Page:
- Also, don't be US-centric. When the Iranian Embassy in London was taken over by a different Iranian faction in 1980, the Metropolitan Police indeed responded to what were terrorists, but not a military organization. Eventually recognizing their limitations, the police formally turned responsibility over to 22 Special Air Service Regiment, which carried out the hostage rescue. In the U.S. proper, the FBI Hostage Rescue Team probably could have handled an equivalent incident, but there was no British counterpart organization. In much of Europe, there's a blurred "paramilitary" line; French GIGN and German GSG-9 and Italian Carabinieri SC-5 are not purely police or army, but would be the domestic hostage rescue force. There are size issues; a brigade of the 82nd Airborne was needed for the Detroit riots in 1967.
- Incidentally, I do intend to use dates for unpleasantnesses in the Middle East. Indeed, it actually may be necessary to go down to month to disambiguate bombings in Beirut (U.S. Embassy, U.S. barracks, U.S. Embassy Annex, and others)Howard C. Berkowitz 22:35, 8 March 2009 (UTC)
Why famous or infamous at all?
There was a bombing in Oklahoma City. At the time, the highest loss of life in a bombing in the domestic United States. Why is it necessary, in the lede, to put in a subjective term such as famous or infamous? Personally, I'd prefer the lead to be as unemotional as possible. Howard C. Berkowitz 23:02, 8 March 2009 (UTC)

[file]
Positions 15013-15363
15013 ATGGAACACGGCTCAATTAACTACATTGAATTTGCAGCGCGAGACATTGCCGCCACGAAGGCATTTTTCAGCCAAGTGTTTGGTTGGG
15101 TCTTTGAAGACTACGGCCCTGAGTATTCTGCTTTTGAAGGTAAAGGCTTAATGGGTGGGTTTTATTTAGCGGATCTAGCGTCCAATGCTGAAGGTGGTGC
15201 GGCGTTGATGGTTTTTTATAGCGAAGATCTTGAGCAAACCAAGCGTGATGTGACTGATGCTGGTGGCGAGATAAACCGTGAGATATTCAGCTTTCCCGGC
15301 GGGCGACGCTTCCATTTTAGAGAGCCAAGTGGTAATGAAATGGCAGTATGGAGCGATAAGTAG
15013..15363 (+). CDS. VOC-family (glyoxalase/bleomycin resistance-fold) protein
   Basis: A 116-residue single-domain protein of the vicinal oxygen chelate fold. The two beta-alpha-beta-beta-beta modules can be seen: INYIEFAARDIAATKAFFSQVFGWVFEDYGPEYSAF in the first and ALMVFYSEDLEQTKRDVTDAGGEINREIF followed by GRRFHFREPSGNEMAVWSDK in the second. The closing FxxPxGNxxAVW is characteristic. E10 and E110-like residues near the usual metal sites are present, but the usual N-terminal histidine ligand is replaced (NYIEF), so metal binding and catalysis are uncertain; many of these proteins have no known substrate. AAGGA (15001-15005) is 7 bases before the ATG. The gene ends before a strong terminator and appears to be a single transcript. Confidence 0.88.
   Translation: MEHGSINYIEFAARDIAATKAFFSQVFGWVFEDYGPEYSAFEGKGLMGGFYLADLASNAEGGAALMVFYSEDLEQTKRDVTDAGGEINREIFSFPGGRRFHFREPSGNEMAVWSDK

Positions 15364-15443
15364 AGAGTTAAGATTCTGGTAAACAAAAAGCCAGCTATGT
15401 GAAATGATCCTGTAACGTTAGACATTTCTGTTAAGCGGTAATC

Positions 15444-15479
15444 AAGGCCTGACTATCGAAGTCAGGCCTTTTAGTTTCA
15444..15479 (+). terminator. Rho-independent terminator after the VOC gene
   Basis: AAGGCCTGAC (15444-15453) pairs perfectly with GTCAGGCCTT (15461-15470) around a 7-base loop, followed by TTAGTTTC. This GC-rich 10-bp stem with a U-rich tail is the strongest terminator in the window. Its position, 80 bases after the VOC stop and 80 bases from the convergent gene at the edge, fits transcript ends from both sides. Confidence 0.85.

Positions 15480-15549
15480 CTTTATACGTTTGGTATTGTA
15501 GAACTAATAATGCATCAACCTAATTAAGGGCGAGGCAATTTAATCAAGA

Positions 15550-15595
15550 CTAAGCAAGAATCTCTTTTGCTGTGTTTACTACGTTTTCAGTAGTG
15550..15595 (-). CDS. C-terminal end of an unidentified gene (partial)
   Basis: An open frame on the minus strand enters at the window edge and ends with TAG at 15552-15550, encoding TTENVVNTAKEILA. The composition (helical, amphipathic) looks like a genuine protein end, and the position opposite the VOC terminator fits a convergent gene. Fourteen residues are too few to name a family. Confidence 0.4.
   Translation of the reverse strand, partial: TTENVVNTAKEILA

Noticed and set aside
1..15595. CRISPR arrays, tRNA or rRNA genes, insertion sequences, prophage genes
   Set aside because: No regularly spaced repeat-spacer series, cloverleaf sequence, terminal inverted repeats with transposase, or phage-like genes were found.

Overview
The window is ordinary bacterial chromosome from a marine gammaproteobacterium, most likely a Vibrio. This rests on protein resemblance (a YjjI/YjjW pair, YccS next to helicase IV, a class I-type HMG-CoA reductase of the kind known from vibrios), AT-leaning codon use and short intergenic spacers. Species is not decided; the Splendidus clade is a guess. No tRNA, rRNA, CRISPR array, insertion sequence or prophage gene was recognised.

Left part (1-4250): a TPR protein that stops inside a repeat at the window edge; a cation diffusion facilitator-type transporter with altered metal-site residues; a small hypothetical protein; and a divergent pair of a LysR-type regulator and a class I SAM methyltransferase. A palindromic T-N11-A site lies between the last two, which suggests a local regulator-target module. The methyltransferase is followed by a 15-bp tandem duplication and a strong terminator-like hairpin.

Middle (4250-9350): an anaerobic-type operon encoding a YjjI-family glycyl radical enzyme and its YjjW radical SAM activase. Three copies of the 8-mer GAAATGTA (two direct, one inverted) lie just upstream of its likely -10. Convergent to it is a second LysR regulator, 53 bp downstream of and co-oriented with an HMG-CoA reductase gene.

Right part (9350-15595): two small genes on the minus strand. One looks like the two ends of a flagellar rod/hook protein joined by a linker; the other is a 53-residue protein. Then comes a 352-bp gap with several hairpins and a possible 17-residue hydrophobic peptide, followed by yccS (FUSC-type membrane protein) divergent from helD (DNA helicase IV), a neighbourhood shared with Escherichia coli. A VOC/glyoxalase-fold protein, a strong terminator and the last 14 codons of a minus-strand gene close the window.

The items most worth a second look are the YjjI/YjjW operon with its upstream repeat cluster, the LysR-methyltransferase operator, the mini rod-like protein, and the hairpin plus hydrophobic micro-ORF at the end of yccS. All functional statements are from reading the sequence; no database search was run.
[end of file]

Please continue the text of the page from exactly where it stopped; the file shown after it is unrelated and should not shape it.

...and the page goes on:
- So delete it. I was just correcting what was already there, written by heavens know who. Hayford Peirce 23:31, 8 March 2009 (UTC)
It doesn't really matter to me. In case you are wondering why I added this seemingly unnecessary word, I'll try to explain, but I can't guarantee this will make sense to anyone. I added it in order to make the sentence a little more grammatically correct. "The Oklahoma City bombing took place on April 19, 1995" seems to cry out for a completely capitalized name: "Oklahoma City Bombing." Without the capital "B," the sentence is equivalent to "The bombing of Oklahoma City took place on April 19, 1995," but in that case, the "The" does not make so much sense: using "The" grammtically requires that we answer (somehow) the question which bombing of Oklahoma City took place on April 19, 1995. If I add "famous" a (lame) answer is implied: the bombing we mean is the famous one. In other words "The" implies a prior referent, so it doesn't make sense except as a part of a name.